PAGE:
Parents Guide: How to Help a Child with Selective Mutism
Frequently Asked Questions
What’s the difference between SM and autism or a communication disorder?
Paying attention to when a child is having trouble communicating helps determine if she has SM or something else. While a communication disorder will be apparent in all situations, symptoms of selective mutism are only noticeable in specific social situations. Likewise, kids with autism will have problems interacting socially in all circumstances, not just around certain people or in certain settings.
Can kids grow out of SM?
Experts don’t know how many children with selective mutism will grow out of the disorder. But what we do know is that treating it becomes much harder the older a child is, so it is extremely important not to put off treatment. Additionally, the longer a child isn’t able to speak in certain settings, the longer he will be suffering emotionally, and missing out on important social and academic development.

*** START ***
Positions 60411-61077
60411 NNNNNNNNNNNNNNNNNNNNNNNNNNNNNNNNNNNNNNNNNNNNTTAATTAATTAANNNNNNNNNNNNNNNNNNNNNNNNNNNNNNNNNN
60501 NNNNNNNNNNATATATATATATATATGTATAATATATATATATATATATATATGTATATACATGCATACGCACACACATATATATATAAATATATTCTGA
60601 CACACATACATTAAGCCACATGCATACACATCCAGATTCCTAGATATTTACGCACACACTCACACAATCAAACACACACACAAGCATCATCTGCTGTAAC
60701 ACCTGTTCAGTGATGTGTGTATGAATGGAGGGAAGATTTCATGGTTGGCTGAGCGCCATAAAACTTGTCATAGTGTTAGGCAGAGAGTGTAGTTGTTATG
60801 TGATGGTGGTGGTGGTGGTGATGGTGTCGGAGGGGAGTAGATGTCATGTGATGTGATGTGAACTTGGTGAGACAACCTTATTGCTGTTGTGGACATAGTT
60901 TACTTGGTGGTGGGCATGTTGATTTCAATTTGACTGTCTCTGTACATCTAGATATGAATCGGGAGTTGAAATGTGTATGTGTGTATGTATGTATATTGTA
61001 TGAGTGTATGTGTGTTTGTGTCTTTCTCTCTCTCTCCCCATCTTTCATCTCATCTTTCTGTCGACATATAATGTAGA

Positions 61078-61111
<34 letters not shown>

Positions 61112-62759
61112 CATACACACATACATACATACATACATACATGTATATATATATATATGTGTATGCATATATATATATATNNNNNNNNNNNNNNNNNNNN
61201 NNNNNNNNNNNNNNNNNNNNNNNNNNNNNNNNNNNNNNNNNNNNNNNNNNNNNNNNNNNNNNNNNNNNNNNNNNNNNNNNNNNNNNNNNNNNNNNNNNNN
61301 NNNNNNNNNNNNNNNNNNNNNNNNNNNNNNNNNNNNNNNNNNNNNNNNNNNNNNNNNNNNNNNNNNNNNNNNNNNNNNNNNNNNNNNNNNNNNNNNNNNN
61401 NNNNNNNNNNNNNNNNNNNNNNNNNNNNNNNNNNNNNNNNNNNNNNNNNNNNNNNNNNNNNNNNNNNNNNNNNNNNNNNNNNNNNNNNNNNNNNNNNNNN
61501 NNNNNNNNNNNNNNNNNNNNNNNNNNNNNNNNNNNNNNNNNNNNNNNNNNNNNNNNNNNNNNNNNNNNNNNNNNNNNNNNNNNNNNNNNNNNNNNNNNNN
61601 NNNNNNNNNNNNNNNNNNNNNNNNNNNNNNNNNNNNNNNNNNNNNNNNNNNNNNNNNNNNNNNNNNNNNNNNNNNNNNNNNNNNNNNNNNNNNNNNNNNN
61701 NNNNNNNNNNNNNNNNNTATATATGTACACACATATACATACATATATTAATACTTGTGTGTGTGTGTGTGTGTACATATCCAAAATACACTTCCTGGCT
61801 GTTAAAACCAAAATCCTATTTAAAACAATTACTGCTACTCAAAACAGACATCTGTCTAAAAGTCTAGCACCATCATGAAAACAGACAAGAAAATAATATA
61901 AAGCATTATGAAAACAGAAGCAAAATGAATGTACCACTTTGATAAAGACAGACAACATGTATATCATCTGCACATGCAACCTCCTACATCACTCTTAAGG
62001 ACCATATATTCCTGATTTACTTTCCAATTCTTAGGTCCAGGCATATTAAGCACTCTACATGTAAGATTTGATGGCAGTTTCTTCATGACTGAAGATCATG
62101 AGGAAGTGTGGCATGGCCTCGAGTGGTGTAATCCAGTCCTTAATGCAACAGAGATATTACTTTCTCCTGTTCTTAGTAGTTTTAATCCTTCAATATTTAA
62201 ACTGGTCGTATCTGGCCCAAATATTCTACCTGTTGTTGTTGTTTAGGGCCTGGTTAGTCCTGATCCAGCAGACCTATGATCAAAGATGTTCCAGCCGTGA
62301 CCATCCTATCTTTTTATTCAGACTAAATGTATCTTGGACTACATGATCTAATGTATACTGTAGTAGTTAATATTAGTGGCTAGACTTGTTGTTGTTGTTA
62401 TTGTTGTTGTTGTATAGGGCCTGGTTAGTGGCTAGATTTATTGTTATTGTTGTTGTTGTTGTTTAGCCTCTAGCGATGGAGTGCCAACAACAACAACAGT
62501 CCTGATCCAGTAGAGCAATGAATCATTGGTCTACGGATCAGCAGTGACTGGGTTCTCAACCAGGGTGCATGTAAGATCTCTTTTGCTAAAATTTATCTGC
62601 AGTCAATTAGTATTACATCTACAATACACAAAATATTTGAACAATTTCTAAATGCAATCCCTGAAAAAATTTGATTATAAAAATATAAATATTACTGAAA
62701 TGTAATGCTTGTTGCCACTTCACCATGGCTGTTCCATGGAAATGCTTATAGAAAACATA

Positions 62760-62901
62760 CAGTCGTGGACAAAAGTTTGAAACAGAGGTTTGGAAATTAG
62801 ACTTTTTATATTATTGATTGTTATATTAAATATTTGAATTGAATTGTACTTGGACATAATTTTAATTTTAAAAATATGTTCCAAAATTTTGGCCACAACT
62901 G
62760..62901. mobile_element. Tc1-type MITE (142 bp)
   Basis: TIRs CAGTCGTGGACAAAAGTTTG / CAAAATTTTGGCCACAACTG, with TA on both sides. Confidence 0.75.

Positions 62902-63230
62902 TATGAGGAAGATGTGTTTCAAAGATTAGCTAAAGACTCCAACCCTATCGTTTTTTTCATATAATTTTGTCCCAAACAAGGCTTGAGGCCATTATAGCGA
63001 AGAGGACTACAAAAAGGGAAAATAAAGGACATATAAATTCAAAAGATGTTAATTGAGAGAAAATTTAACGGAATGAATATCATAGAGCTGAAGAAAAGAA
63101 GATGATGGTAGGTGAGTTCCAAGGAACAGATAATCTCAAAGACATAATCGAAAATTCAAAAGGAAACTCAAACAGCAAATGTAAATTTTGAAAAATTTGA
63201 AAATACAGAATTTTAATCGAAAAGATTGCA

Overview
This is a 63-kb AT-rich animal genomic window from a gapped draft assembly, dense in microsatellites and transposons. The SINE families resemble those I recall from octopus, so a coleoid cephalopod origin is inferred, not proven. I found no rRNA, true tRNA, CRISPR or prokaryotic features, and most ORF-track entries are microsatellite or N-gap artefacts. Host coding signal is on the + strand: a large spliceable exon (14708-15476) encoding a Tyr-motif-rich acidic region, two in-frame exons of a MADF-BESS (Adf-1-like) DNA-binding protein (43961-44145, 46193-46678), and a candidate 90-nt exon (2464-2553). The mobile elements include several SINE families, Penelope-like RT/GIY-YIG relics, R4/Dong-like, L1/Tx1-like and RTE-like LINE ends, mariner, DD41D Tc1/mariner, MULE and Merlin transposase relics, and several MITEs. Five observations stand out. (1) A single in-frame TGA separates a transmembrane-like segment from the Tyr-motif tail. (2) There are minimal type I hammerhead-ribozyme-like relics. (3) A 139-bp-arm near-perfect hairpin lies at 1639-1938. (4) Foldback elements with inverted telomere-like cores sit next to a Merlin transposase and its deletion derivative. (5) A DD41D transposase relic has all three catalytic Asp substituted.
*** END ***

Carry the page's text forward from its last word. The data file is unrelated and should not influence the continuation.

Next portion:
Would switching classes at school help?
Sometimes switching to a different class or school can help, since your child won’t have a history of not talking there. Even when a child is in treatment, it can sometimes be hard to get her to talk in front of a teacher she has a history of not talking around. The more she is used to not talking in a particular setting, the more ingrained it will be.
However, switching classes doesn’t always work, particularly if that is the only change that you make. If you do decide to switch classes or schools, it is best to have strategies and techniques in place before she makes the change. This might mean doing things like visiting the new classroom and meeting her new teacher before school starts, in a situation where she’s not immediately expected to answer questions or speak. Ideally a new teacher would also be trained in what selective mutism is and how to help kids who have it.
What should I tell my family?
Kids with selective mutism are often unable to speak around some extended family members, which can be stressful for everyone involved, particularly if the SM is mistaken for stubbornness or oppositional or manipulative behavior. Explaining to relatives what selective mutism is and sharing how they can help is important. Some clinicians meet with grandparents and other important members of the extended family to coach them in how to help the child. When family members are included in a child’s treatment, they are usually eager to help him get better.